"His or hers?"
Translation:Al său sau al ei?
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Can you explain? 'a' is fem. singular. So how is it correct to say "a lui" to represent 'his'? Shouldn't it be "al lui"
The 'a' is feminine but refers to the owned thing not the owner. 'A lui' is his feminine stuff. 'Al' liu is his masculine stuff.
Thank you! Great explanation. I understand it now. But in this example, how are we supposed to determine what gender the 'owned thing' is?
The english do not contain that information, so both should be possible translations. You should have the same for his and hers since both refereres to the same thing.
I tried "al său sau al său" as I thought "al său" could be "his" or "hers" if the owned noun is masculine and singular. It came out as wrong - correct solution is "al său sau al ei". Can someone tell me why you can't have "său" twice? Is it just convention because otherwise you wouldn't be able to tell which one is "his" and which is "hers"?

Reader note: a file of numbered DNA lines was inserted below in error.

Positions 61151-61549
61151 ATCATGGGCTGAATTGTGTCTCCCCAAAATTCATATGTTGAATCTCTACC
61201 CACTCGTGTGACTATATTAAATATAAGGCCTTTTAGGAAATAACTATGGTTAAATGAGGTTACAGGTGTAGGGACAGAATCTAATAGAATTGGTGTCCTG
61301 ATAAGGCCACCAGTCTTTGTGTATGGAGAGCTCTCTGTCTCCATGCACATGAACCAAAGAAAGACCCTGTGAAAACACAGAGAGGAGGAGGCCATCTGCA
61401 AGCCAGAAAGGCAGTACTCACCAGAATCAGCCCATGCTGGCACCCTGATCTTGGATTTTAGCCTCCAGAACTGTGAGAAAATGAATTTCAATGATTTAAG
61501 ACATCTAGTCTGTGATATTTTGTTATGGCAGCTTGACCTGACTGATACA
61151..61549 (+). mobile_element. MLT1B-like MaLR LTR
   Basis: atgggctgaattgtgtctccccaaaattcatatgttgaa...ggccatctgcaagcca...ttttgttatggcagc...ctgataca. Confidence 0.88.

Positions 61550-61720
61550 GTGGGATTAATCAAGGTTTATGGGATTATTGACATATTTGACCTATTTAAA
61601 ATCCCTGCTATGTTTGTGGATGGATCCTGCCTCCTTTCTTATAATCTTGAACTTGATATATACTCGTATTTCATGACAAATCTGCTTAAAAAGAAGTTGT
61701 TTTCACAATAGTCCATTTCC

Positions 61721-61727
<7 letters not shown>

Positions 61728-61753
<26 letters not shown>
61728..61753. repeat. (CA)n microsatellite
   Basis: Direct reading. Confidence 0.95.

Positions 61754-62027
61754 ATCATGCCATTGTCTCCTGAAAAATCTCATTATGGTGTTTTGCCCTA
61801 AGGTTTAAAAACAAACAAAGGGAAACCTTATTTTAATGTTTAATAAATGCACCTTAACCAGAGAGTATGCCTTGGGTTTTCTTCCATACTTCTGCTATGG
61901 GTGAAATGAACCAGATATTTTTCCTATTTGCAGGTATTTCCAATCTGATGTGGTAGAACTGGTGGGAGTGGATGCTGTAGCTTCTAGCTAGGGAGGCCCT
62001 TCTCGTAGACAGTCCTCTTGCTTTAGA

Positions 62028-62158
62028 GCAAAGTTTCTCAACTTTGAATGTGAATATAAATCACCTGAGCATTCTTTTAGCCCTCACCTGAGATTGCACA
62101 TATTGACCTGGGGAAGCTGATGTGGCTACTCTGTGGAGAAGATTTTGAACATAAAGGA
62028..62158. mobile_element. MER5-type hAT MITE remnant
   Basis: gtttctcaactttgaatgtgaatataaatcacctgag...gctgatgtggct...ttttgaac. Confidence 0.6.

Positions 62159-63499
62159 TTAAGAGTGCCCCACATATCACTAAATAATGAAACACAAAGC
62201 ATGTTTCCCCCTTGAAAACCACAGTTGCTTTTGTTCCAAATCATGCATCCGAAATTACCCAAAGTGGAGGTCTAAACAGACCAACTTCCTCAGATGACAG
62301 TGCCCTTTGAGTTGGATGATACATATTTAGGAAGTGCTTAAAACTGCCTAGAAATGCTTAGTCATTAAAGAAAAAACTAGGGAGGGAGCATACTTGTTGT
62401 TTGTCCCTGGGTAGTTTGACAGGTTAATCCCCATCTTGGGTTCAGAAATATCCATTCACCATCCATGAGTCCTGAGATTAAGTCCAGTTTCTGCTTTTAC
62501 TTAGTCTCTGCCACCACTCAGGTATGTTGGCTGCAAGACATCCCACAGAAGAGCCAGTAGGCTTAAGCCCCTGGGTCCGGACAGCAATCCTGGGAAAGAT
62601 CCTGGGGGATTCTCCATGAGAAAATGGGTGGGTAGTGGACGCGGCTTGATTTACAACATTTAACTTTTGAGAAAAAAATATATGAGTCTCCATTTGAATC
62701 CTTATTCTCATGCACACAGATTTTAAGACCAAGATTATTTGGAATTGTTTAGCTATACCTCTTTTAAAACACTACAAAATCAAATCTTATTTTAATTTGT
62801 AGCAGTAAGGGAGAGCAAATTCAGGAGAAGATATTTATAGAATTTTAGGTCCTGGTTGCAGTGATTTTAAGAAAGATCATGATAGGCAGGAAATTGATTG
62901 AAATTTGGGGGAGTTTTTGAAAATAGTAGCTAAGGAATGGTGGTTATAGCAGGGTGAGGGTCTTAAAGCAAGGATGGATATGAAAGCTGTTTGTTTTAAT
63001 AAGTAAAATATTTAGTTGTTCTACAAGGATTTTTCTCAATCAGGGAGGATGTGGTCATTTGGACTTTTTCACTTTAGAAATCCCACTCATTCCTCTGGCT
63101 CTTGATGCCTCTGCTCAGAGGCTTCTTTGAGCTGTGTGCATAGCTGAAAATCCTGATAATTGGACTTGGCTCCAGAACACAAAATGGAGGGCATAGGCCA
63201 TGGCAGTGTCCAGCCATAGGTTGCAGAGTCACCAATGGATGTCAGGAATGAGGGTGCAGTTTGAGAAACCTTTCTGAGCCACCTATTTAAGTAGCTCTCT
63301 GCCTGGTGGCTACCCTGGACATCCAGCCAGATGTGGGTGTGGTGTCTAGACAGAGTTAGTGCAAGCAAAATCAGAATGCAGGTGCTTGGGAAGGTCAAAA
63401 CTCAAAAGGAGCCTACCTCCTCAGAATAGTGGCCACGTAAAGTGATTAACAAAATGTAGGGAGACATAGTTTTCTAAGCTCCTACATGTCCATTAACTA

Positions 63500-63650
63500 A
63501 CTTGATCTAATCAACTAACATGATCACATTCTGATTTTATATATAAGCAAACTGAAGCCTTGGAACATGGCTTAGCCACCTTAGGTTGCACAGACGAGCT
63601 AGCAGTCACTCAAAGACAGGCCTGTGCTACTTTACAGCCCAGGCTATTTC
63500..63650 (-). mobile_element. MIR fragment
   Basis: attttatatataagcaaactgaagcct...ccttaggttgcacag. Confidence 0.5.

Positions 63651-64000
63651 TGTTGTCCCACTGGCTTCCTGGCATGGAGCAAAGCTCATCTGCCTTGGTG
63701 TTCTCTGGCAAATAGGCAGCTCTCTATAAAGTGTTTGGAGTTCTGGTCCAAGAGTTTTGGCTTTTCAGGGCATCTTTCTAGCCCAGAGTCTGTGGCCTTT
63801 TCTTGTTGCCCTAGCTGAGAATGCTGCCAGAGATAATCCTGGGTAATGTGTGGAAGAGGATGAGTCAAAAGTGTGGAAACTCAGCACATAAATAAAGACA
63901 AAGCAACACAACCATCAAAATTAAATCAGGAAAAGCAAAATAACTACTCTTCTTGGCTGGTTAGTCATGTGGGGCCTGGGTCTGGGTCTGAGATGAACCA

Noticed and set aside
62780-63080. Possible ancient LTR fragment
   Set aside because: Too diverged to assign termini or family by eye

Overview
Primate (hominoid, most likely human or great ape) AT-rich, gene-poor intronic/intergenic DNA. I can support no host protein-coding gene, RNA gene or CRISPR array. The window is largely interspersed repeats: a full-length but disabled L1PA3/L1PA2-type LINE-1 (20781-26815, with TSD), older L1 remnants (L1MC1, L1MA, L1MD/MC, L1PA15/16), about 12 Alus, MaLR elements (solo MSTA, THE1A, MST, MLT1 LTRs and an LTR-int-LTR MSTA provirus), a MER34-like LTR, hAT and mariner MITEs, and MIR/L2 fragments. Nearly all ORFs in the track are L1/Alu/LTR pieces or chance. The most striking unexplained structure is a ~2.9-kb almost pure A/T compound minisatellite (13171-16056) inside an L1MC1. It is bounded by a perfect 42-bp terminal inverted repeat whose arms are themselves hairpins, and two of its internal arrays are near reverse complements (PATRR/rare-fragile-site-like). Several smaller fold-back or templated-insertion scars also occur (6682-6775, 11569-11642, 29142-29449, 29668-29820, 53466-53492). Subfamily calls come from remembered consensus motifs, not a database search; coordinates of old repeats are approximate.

"Is it just convention because otherwise you wouldn't be able to tell which one is "his" and which is "hers"?"
...and why is "al său sau a sa" wrong? Are "sa" and "ei" interchangeable?
No, "al său" refers to something masculine and "a sa" to something feminine. So "his beer" would be "berea sa", not "berea său". Some correct answers here could be "al său sau al ei", "a sa sau a ei", "ai săi sau ai ei" or "ale sale sau ale ei".
You're welcome. I believe other correct answers would be "al lui sau al ei", "a lui sau a ei", "ai lui sau ai ei" and "ale lui sau ale ei" or even "al lui sau al său", "a lui sau a sa", "ai lui sau ai săi" and "ale lui sau ale sale". As someone on another thread points out "său, sa, săi and sale" refer to the gender and number of the noun but do not tell you to whom the noun belongs: it could be "his" or "her". "Lui" and "ei" refer to the person but do not tell you the gender of the noun, so "lui" always means "his" and "ei" always means "hers". I hope that makes things slightly clearer and I haven't overcomplicated things!
Thanks, that's really helpful. All else being equal, when should I use "său, sa, săi and sale" instead of gender-specific counterparts? I had a hunch that maybe these are only used with living things, but that does not seem to be true.
According to my Romanian better half, they are used mostly interchangeably, possibly with some preference to ”lui/ei” due to not having to consider the gender of the owned object but simply the gender of the owner, the latter often being part of the sentence already. Also makes it easier to learn for us :)